The author of this blog is Douglas C. McNabb. Please feel free to contact him directly at mcnabb@mcnabbassociates.com or at one of the offices listed above.


John Edwards Jury Resumes Deliberation for 7th Day

May 29, 2012

ABC News on May 29, 2012 released the following:

Associated Press

“The jury in the John Edwards campaign corruption trial is deliberating for a seventh day after a judge gave the panel a stern warning not to talk about the case over the weekend.

The jurors reconvened Tuesday morning. The judge met in a closed courtroom Friday with attorneys to talk about a problem with a juror, but she did not elaborate.

The judge again met with the attorneys behind closed doors Tuesday, but their discussions were not made public.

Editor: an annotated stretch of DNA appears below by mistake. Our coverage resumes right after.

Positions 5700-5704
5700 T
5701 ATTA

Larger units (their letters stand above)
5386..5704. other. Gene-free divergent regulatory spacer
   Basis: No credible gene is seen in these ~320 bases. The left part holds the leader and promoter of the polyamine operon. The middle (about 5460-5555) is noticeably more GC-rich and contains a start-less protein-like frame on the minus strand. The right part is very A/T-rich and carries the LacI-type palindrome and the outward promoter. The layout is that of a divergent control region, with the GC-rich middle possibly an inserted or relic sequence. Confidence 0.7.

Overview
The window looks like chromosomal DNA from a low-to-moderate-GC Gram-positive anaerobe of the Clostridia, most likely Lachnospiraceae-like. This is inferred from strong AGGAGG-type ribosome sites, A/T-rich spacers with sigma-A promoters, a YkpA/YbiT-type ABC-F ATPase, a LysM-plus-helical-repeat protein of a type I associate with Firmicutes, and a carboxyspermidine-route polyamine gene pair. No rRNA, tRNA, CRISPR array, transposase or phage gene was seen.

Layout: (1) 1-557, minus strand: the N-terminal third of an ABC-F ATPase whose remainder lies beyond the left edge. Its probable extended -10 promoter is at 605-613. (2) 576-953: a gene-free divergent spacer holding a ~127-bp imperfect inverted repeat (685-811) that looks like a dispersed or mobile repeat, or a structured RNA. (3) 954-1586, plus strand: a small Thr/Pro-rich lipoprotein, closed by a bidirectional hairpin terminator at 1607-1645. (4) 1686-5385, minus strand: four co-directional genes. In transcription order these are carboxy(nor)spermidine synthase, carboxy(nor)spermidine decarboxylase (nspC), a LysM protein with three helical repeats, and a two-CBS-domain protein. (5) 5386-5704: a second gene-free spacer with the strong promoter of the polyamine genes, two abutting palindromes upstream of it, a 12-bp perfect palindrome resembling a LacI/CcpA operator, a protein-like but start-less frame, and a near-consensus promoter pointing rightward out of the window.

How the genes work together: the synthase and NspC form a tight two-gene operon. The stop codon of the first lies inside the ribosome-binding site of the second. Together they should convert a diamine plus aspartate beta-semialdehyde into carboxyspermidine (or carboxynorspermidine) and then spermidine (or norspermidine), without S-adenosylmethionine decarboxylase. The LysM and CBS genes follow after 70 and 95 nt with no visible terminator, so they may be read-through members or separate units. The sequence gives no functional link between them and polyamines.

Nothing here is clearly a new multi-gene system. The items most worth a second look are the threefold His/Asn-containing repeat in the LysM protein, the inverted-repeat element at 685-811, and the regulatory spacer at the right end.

Some of the alternate jurors wore matching shirts last week, and one of them was said to be flirting with Edwards.

Edwards faces six charges involving nearly $1 million provided by two wealthy donors to help hide his pregnant mistress as he sought the White House.”

————————————————————–

Douglas McNabb – McNabb Associates, P.C.’s
Federal Criminal Defense Attorneys Videos:

Federal Crimes – Be Careful

Federal Crimes – Be Proactive

Federal Crimes – Federal Indictment

————————————————————–

To find additional federal criminal news, please read Federal Criminal Defense Daily.

Douglas McNabb and other members of the U.S. law firm practice and write and/or report extensively on matters involving Federal Criminal Defense, INTERPOL Red Notice Removal, International Extradition Defense, OFAC SDN Sanctions Removal, International Criminal Court Defense, and US Seizure of Non-Resident, Foreign-Owned Assets. Because we have experience dealing with INTERPOL, our firm understands the inter-relationship that INTERPOL’s “Red Notice” brings to this equation.